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Reset for Recovery

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  • | 6:50 p.m. January 28, 2010
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Commercial real estate
Trend. Rising vacancies, falling rents
Key. Cheap rents, more credit and less government will help the Gulf Coast region recover.

The last time there was this much vacant office space on the Gulf Coast was during the last commercial real estate downturn in the early 1990s.
But overbuilding prompted that crisis. This time, job losses have sent the overall vacancy rate in office buildings to 20% or higher in many areas of the Gulf Coast.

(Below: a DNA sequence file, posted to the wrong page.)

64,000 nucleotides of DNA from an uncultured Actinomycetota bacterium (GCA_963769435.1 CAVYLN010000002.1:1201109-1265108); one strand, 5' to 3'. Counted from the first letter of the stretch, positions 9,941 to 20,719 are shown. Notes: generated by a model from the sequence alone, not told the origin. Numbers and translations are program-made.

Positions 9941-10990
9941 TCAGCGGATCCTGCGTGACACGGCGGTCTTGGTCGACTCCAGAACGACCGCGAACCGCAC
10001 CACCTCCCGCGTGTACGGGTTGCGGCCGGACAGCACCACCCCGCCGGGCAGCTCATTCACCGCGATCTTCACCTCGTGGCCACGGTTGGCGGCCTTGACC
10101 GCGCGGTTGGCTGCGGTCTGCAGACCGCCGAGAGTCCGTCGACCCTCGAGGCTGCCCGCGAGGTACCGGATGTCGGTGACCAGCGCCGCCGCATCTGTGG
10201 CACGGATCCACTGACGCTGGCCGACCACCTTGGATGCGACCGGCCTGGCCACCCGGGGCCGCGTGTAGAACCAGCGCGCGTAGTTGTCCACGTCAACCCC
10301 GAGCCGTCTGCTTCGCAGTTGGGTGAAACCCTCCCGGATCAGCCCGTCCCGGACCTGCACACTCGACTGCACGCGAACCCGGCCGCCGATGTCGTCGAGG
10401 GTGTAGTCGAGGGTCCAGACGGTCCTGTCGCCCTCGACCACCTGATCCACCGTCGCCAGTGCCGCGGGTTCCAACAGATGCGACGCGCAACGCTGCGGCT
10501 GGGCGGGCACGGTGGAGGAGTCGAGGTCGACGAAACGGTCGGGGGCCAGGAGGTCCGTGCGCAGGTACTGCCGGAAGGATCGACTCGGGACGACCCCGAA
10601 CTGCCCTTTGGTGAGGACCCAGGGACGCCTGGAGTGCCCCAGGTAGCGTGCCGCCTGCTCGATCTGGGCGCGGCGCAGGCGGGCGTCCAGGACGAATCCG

For example, in the Westshore business district of Tampa, Florida's largest office market, the vacancy rate surged to 21.8% in the fourth quarter from 12.6% in the same quarter in 2008, according to Cushman & Wakefield. The Tampa Bay area lost 51,000 jobs in 2009, according to the state's December employment data.

In the Westshore business district alone, there's enough vacant office space today to fill nearly 46 football fields. Throughout the Tampa Bay area, there's enough vacant office space to fill 159 football fields.

“Right now, there's very little tenant demand,” says Jack Hoskins, senior vice president with CB Richard Ellis in Tampa who represents tenants in lease negotiations. “Health care and education are busy, but besides that it's pretty quiet.”